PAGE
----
7 New World species, 16 Old World species


Obligate scavengers on carrion


Poaching for trade in traditional medicines, poisoning, collisions with energy structures, electrocution, lead poisoning

Who They Are

  • Huxley: Lesser Yellow-headed Vulture (Cathartes burrovianus) 
  • Dallas: Turkey Vulture (Cathartes aura) 

Where They Originate

Yellow headed vultures are found in South America. You can spot them easily in the Pantanal, as well as more rainforested regions alongside other New World vulture species.

Turkey vultures are native to North America, South America, and the Caribbean. In colder regions they will migrate south for the winter. You might mistake them in our San Diego skies for hawks on occasion.

Their Role at Avian Behavior International

Our vultures’ role at Avian Behavior International is to have our guests walk with away with a surprising appreciation for these incredibly important birds.

They have each raised thousands of dollars for boots on the ground conservation and research organizations worldwide, from Chile to South Africa, often timed with International Vulture Awareness Day in September of each year.

Persecuted, poached, or poisoned, vultures  are on the decline around the world, and that spells trouble for our ecosystems and our own healthcare systems. That’s because vultures are an end user for many harmful pathogens that they can digest that other scavengers unwittingly transmit. Huxley and Dallas are beautiful up close and they can charm you right out of that frozen rib-eye steak you were carrying.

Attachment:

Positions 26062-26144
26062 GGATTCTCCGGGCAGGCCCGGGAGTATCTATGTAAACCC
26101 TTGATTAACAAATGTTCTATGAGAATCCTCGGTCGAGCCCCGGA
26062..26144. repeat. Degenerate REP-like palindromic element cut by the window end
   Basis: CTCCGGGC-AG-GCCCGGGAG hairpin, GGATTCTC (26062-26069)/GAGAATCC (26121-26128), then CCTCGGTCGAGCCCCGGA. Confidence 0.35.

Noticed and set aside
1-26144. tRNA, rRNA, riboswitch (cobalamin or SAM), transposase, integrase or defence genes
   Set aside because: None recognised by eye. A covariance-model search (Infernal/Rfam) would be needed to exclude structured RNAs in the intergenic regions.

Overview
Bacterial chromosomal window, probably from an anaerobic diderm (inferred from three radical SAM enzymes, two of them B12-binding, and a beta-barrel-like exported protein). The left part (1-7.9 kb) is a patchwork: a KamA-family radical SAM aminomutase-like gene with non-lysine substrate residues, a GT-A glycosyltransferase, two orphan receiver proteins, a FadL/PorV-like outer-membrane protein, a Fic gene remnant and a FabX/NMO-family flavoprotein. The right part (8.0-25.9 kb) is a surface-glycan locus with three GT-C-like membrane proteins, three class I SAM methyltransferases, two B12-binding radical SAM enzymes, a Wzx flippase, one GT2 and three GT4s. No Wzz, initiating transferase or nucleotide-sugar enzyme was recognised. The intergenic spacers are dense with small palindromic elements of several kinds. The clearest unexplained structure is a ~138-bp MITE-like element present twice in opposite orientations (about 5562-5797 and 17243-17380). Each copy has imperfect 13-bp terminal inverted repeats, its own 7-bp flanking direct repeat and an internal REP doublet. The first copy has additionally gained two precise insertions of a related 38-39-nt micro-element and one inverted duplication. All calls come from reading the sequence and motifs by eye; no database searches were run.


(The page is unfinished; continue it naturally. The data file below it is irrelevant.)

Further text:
How You Can Meet Them

Huxley is often part of our Ultimate Bird of Prey experiences allowing guests the unique opportunity to have a vulture on the glove. Dallas and Huxley are part of each and every farm and aviary tour we have at Avian Behavior International because we feel so strongly about the importance of vultures

Likes and Dislikes

Likes: Our vultures benefit from the nearby farm giving us frozen, unpoisoned gopher meat!

Dislikes: Vultures don’t like stepping on new surfaces.

What You Might Not Know About These Birds

Most birds can’t smell very well, if at all, and some species of vultures have a good sense of smell

Turkey vultures have one of the best senses of smell in the bird world.

The same compound that is in a leaky gas pipe is also what attracts them to a carcass, so they will often help gas workers find leaking pipes by collecting near them.

Vultures in North and South America are not particularly related to vultures in Africa and Asia, it’s known as convergent evolution that they look similar and perform the same function…only, vultures in Africa and Asia can’t smell!